Premier Mars and Tripes à la Neuchâteloise

An annual hike on the first day of March through the canton of Neuchâtel, known as the Marche du Premier Mars, symbolizes the march taken by revolutionaries to overthrow the rule of a Prussien King and establish a democratic form of government in 1848. Of course, every holiday has its food traditions, and in Neuchâtel, the special dish is… tripe! I participated in the walk this year. While I didn’t eat any tripe—although I’ve identified some local restaurants where I can find it—I certainly took advantage and sampled other local foods along the route.

marche du premiers mars 2016

Swiss soldiers in Môtiers (left), Taillaule (top right) and Swiss military biscuits and chocolate.

Marche du Premier Mars

Approximately 850 people participated in the 2016 Marche du Premier Mars. This included 180 Swiss soldiers. Participants could choose one of two routes, either starting at the Maison de l’Absinthe in Môtiers or at the Château de Monts in Le Locle. I opted for the 30-kilometer route from Môtiers. Before we started walking, I sampled a piece of Taillaule, a delicious brioche loaf at the absinthe museum. Then, I had some of the Swiss military chocolate provided by the soldiers at various stops for ravitaillement (refueling) along the way.

The Swiss military chocolate, which I really like, is a milk chocolate bar with crunchy corn flakes. It also contains cola extract with caffeine. From several sources, I’ve learned that Swiss military officers actually have a different chocolate bar made of a fine, dark chocolate, which I have yet to see. I also tried some crisp and slightly sweetened military biscuits. (As an aside, my friend told me about participating in a competition among his fellow soldiers. They tried to eat three of these biscuits in one minute without a drink. He said the first one is easy, but after that it’s much harder!).

For lunch, we sat in the Salle Communale in Rochefort. They served us a hearty meal of vegetable soup, thick slices of bread and cheese, and an apple. My friend treated me to a cold Boxer beer, and we continued on our hike until the Château. I had read beforehand that tripe was a traditional dish served for Neuchâtel’s independence day. While I hoped to try some at lunch, at the same time I felt a sense of relief at having avoided it.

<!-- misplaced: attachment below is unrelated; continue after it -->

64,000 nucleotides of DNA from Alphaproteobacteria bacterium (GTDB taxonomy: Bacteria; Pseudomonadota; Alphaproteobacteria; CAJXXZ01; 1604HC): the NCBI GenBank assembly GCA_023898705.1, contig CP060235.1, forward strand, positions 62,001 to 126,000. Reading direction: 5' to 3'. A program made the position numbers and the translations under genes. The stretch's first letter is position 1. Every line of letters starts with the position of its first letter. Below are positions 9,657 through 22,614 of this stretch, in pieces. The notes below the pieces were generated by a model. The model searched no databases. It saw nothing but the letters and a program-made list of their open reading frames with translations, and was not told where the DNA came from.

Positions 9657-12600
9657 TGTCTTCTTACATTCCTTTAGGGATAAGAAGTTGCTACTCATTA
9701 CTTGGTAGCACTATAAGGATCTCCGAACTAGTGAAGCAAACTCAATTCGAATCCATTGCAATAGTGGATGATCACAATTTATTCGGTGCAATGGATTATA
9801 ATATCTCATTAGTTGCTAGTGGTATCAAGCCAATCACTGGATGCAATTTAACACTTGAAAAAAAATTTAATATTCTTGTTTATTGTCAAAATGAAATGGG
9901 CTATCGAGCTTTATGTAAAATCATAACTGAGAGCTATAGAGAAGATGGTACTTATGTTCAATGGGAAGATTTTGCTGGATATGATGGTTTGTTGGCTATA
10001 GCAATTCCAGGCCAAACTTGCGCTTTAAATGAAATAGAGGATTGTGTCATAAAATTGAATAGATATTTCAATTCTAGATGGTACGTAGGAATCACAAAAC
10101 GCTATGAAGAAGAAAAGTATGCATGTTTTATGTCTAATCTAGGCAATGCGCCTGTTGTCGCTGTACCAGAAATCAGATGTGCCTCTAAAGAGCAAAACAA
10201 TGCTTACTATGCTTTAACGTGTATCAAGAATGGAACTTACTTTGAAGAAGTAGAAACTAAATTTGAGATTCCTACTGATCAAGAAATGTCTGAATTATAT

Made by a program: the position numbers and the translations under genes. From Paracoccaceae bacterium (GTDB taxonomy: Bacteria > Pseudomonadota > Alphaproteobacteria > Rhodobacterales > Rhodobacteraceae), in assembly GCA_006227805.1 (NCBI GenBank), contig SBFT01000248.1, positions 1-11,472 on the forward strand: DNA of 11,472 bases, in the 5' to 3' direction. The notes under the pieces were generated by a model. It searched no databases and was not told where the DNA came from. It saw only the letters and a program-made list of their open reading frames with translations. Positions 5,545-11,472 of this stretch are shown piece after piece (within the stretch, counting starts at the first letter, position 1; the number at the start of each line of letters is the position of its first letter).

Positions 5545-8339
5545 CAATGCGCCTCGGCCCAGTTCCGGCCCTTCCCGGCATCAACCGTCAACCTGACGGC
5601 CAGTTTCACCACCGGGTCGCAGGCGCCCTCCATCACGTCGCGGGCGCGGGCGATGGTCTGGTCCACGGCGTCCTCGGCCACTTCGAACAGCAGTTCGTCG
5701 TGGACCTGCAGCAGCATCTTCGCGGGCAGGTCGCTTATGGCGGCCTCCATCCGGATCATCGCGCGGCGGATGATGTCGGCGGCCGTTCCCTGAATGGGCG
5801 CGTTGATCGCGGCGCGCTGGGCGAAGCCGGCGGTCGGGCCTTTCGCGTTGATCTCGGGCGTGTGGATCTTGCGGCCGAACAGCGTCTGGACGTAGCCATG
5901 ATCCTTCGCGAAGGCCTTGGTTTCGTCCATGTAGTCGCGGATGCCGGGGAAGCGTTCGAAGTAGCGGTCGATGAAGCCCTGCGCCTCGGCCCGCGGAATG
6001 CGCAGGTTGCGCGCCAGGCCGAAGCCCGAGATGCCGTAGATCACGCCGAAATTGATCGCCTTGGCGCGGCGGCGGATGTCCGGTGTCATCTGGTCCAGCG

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Tripes à la Neuchâteloise

Tripe comes from a cow’s stomach. You’ll find it served at restaurants as Tripes à la Neuchâteloise around the time of Premier Mars in the canton of Neuchâtel. The tripe sold at supermarkets around town is typically pre-cooked for your convenience. If you’re using raw tripe, one of my Neuchâtel cookbooks (Neuchâtel à Table, Marcel North and Jacques Montandon) recommends cooking it first for about five hours in salted water.

tripe collage

Recipes for Tripes à la Neuchâteloise typically call for the pre-cooked tripe to be simmered in bouillon with either wine, vinegar or lemon juice. The usual accompaniments are potatoes, vinaigrette, mayonnaise, onions and capers. It seems like a lot of strong flavors to mask the taste and texture of the tripe. However, since I haven’t tried it yet, I must keep an open mind!  (Update: I finally had the chance to try tripe at Festin Neuchâtelois in 2017.)

Where to eat tripe:

If you want to taste Tripes à la Neuchâteloise, here are some restaurants in the canton of Neuchâtel where you can find it:

  • Le Jura Brasserie, Neuchâtel – It has tripe on the menu generally from September to April.
  • Festin Neuchâtelois, an event hosted by different restaurants throughout the canton of Neuchâtel on Saturday, March 13, 2016. It features a feast of local food specialties.

Updated: May 9, 2022

5 replies »

    • Hi Chris! I totally agree. 🙂 Swiss-style tripe is on my list of foods to try. Thanks for visiting my blog, and best wishes.

  1. Hello, Heddi! I’m an American living in Neuchâtel. I just came across your blog and love it. Are you in Neuchâtel? It would be great fun to meet up in person sometime.

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